Back in November there was a news story about Calvin Borel and a fight he was in with another jockey at the Breeder's Cup.  Since that time, L has decided that he was a jockey after her own heart.

(Again.  I am obviously raising my children up right.)

In fact, she often times will pull out her "jockey face" (her impersonation of Calvin) if she is trying to divert attention away from the subject at hand.

Like, maybe, if she was getting in trouble during church for messing around with her Uncle Jason....the face then making Aunt Sissy start laughing and "forget" that L was actually in trouble.

(Hypothetical situation, of course.)

(My (gambling) children would NEVER act up in church.)

(Just sayin'.)

So, L picked a race and placed her $2 bet on Calvin.  Not the horse.

He placed 2nd.  Incidentally, so did the horse.

No money for L.

She seemed unfazed.
B was growing a little tired in the hot sun and horses aren't really his thing.

However, he didn't complain and he was being an absolute trooper just going along for the ride, but I didn't want him to simply tolerate the races....I wanted him to enjoy them.

So I did what any good mother would do.

I encouraged him to place a bet on a horse.

(Why are you looking at me like that!?!?!?!?!?!)

But you see....B is like his momma.  (Lord help us!) He has trouble making decisions for fear of it being the "wrong one".  He is anxious and he worries..... he would rather not play than play and not win.

I felt this gambling venture would be....um....character building.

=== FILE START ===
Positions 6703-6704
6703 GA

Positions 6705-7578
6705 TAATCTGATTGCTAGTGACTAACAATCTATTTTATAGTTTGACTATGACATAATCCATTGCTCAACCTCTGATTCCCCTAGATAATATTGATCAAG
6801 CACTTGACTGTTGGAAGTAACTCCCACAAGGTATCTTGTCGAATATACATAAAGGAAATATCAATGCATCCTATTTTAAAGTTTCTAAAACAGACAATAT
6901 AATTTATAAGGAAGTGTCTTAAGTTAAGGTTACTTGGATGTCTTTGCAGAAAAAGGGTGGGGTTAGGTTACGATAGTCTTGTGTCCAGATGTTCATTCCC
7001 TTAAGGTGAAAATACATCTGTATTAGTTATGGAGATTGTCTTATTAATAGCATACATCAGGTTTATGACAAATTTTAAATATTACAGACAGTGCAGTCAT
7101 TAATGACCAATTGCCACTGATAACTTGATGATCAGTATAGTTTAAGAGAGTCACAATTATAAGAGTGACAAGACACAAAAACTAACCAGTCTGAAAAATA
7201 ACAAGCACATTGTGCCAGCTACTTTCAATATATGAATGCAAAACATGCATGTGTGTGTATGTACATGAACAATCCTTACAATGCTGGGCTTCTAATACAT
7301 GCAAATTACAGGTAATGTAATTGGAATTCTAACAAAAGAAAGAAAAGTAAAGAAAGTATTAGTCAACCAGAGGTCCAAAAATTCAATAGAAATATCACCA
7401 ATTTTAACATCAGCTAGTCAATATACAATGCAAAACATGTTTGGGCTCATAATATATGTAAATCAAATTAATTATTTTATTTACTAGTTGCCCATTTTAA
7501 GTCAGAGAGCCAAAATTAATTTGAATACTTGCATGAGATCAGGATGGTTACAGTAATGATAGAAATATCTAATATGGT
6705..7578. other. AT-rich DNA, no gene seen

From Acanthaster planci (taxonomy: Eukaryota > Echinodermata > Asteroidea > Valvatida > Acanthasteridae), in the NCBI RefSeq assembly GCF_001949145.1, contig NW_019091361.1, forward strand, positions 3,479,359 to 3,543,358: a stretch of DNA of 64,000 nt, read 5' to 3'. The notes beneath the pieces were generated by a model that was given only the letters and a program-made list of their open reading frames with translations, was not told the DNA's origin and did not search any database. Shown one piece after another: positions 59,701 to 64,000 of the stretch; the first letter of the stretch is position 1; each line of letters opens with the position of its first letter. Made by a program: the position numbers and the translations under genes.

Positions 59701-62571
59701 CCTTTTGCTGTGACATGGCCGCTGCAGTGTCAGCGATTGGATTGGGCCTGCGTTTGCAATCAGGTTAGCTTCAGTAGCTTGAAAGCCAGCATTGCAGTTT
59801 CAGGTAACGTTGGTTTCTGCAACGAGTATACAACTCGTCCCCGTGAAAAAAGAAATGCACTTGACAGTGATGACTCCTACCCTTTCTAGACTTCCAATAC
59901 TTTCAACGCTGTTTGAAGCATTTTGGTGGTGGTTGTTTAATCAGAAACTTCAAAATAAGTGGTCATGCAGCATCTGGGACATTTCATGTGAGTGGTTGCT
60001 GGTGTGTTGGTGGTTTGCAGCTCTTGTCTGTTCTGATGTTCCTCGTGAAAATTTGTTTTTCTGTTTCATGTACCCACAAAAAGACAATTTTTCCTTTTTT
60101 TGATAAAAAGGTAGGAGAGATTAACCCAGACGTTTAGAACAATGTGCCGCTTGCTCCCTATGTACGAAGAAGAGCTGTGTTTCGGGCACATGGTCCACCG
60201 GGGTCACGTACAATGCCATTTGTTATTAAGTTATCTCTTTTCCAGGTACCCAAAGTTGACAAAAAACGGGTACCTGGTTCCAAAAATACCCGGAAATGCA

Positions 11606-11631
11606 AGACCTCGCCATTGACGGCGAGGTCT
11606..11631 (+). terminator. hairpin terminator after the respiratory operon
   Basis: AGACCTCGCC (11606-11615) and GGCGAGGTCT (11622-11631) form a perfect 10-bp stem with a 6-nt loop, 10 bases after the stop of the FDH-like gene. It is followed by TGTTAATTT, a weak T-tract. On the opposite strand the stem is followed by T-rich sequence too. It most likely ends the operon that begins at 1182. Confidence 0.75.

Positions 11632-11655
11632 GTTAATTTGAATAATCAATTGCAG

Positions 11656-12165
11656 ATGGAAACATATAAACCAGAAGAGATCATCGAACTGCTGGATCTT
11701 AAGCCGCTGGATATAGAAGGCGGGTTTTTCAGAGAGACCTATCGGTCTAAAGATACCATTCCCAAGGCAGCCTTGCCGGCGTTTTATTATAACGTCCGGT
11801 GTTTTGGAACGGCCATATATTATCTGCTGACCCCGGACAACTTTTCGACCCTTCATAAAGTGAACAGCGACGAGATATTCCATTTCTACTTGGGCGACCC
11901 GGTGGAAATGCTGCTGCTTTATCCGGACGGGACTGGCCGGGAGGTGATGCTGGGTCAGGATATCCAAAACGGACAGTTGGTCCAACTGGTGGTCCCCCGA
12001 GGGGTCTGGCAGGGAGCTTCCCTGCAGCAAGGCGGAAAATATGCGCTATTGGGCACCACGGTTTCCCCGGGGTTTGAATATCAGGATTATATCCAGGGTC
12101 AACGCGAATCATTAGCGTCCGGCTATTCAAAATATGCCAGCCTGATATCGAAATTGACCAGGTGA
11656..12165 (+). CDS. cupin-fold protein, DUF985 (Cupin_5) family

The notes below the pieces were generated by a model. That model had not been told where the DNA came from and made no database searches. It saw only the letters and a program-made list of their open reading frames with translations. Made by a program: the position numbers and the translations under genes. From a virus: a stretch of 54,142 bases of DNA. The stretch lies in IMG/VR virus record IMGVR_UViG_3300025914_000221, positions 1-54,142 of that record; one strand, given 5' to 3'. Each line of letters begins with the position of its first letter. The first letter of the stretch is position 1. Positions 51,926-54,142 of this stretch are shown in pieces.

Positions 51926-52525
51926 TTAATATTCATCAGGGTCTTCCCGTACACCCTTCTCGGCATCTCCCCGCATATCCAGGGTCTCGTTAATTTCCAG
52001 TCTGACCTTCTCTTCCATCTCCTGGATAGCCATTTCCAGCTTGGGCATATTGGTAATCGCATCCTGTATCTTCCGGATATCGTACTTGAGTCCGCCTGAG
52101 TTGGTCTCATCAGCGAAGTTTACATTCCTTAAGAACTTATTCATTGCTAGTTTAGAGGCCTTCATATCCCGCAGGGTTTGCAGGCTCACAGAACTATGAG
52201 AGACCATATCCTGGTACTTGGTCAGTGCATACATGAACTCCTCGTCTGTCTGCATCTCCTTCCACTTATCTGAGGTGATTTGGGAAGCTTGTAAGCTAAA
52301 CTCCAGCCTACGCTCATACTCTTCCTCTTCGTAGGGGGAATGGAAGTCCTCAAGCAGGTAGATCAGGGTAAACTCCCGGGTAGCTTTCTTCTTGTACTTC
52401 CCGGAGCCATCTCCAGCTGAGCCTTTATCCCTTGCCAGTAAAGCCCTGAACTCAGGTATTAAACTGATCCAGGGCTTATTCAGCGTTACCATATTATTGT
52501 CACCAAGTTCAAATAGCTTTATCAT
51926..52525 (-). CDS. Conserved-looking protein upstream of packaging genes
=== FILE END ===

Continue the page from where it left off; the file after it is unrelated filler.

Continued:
So, as we stood inside looking at the horses being readied for the race, I told B to pick a horse and I would place a bet for him and he could cheer his horse on.

The conversation went like this:

Me:  "B, why don't you pick a  horse and you can root for him.  L has a horse (i.e. jockey) to cheer for, why don't you pick one?"

B:  Enthusiastic, "OK!  Followed by a less enthusiastic, "I don't know which one to pick.", followed by an anxious, "No, never mind.  I don't want to pick.  I don't know which one.....I don't know. No. Never mind.  I don't want to do it."

Me:  "B, no one knows which horse to pick.  If they did, it wouldn't be fun.  That is what makes it exciting....you might win, you might lose.  Odds are you will lose....but that makes winning all that much better."  (Do you like how I actually PUSH him to gamble.....)

B:  "I don't know.  You pick the horse.  I don't know."

Me:  "Which one do you like?  They are all brown, that one over there is gray (ish) black...do you want that one?  It would be easy to tell it apart.  They say gray horses are fast...."

B:  Anxiously..."OK.  Idon'tknow. OK.  OK."

So, before he could change his mind I headed to the kiosk.  I looked at my book to figure out the race and number and noticed that the horse's name was Lady (somethingorother).  I hesitated because I knew B wouldn't want a horse whose name started with "Lady" or a horse that was actually, well, you know,....a girl. 

Knowing that time was slipping away and my window of opportunity was narrowing and that I didn't have time to go through another 15 minute pep talk about choosing a horse, I selected B's horse and handed him the ticket. 

"B, this is your ticket.  You have to keep track of it because if your horse wins you will need it to get your money."

Already pshyching himself up for a loss he said, "I'm not going to win....."

The bugler played and the announcer declared the start of the race.  B sat on the edge of the wall.....watching his horse run.....in last place.

"It's not going to win...." he said.

"That's OK. Mine isn't winning either.", I said.

As the horses raced on the back side of the track he kept talking, giving voice to the anxiety that is always just below the surface...."It really isn't even gray....it is more black.  It's not gray and it isn't going to win...."

I wondered if I had made the best decision and if he was going to fall apart at his loss.  I also knew that he needed to realize that in life....you do lose sometimes.  It's inevitable.  And it's OK.

He turned and faced me, talking about his bad choice.